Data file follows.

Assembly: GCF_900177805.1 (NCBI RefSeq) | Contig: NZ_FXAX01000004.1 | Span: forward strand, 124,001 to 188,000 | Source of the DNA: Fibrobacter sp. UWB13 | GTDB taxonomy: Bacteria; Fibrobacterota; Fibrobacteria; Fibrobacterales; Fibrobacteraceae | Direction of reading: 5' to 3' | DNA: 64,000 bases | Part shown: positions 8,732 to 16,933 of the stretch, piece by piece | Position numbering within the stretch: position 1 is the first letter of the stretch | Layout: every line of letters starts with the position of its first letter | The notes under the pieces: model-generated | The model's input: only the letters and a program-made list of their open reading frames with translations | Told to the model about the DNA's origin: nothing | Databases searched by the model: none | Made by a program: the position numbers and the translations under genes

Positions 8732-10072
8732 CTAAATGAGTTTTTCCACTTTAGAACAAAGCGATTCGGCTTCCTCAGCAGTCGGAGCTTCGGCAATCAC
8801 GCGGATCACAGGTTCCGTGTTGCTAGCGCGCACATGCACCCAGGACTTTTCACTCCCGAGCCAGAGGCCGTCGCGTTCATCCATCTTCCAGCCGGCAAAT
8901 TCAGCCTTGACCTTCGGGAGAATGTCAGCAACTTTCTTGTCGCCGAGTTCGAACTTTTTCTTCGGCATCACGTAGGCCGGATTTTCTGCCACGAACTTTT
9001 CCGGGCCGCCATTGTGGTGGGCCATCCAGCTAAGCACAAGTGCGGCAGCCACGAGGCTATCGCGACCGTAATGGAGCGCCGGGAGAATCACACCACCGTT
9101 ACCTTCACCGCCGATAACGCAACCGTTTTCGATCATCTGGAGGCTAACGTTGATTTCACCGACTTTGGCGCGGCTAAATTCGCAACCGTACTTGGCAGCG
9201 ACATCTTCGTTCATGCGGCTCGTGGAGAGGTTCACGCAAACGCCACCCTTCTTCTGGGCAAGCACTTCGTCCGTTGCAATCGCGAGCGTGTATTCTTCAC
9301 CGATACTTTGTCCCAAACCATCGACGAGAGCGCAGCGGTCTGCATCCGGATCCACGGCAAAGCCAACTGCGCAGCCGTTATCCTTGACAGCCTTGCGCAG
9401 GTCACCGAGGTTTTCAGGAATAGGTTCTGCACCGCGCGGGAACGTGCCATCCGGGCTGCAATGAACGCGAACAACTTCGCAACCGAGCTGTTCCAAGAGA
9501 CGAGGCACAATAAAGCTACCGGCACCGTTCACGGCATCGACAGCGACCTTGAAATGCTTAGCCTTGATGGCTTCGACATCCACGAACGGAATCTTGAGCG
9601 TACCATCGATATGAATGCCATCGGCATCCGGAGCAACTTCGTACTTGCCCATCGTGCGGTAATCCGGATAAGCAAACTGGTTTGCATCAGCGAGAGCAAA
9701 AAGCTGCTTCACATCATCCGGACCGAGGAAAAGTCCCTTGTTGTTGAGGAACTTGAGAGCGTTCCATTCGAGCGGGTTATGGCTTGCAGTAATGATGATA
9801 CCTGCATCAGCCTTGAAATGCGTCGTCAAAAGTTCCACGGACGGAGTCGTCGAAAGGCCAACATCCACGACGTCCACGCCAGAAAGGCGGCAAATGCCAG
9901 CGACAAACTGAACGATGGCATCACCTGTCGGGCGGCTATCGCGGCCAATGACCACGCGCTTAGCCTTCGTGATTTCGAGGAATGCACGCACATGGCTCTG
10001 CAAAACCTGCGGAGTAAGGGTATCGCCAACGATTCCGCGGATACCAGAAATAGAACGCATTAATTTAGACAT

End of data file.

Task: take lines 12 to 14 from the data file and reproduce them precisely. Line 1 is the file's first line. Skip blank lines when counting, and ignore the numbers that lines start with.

9601 TACCATCGATATGAATGCCATCGGCATCCGGAGCAACTTCGTACTTGCCCATCGTGCGGTAATCCGGATAAGCAAACTGGTTTGCATCAGCGAGAGCAAA
9701 AAGCTGCTTCACATCATCCGGACCGAGGAAAAGTCCCTTGTTGTTGAGGAACTTGAGAGCGTTCCATTCGAGCGGGTTATGGCTTGCAGTAATGATGATA
9801 CCTGCATCAGCCTTGAAATGCGTCGTCAAAAGTTCCACGGACGGAGTCGTCGAAAGGCCAACATCCACGACGTCCACGCCAGAAAGGCGGCAAATGCCAG